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Anomalies in the Production of Australia's soil J. Chappell

Anomalies in the Production of Australia's soil

J. Chappell

Soil generally is comprised of mineral particles produced by weathering of the underlying bedrock or sediments, and organic compounds derived from vegetation and soil fauna. The rate at which rock converts to soil is considered to be broadly affected by climate, with the properties and availability of soil water, together with the activity of soil microbes, governing the process in detail.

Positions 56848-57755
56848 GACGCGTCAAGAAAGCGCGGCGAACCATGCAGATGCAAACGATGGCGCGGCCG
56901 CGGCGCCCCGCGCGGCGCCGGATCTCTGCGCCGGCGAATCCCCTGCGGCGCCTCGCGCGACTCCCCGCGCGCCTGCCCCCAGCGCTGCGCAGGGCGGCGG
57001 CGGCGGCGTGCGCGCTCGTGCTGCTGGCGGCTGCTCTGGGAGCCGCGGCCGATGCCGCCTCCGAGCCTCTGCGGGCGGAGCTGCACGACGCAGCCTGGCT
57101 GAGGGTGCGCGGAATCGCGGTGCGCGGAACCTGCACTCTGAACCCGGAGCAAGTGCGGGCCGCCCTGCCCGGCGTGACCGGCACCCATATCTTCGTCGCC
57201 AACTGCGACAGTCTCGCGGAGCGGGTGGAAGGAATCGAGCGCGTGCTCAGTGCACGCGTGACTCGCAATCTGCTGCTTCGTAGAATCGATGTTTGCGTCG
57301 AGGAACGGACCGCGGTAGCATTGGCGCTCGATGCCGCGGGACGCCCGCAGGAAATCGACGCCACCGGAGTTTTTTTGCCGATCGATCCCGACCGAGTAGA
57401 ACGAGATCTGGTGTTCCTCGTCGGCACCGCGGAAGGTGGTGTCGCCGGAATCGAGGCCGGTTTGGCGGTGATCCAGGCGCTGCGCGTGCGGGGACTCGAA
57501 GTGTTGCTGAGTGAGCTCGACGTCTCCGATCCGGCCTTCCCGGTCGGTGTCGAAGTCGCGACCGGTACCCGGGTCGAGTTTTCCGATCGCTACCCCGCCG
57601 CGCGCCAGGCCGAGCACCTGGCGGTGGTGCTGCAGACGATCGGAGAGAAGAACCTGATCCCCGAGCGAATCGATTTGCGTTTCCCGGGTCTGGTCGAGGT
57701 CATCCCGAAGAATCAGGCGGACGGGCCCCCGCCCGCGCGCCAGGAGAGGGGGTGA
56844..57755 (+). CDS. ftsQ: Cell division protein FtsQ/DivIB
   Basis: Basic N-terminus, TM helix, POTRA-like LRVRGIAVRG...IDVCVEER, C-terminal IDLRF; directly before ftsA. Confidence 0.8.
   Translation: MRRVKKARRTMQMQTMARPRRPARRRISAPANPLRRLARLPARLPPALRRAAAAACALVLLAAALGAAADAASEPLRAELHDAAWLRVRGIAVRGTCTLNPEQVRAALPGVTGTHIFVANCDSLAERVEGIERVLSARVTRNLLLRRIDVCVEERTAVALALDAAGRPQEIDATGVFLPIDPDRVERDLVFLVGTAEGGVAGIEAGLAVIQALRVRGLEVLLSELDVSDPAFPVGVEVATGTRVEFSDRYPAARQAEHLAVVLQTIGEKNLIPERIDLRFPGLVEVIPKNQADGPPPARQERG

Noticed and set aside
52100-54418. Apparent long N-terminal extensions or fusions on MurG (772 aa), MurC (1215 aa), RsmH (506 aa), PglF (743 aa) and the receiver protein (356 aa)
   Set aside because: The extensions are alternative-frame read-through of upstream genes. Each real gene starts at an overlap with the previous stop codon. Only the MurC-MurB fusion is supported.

The rate of soil production from rock weathering has recently been determined by measuring concentrations of radionuclides produced in situ by cosmic rays passing through quartz particles (see Annual Report 2000). This work found that the rate of soil production decreases as the soil thickness increases, which is consistent with the concept that soil water availabilty and chemical activity decreases with soil depth. Analyses from soil-mantled granite lanscapes in humid temperate southeastern Australia found that the rate under thin soil reaches a maximum of about 50 metres per million years. However, reconnaissance samples from similar granite terrain the West Australian wheat belt failed to reproduce these results: the maximum production rate was found to be only 2-3 metres per million years, and no depth-dependence was detected. The explanation seems to lie with the impact of Quaternary climatic changes, which led to repeated episodes of aridity, soil loss and the mixing of wind-driven sand with the residual soil. The implication that the West Australian arable soils may have a quite different history from their counterparts in southeastern Australia is now being examined.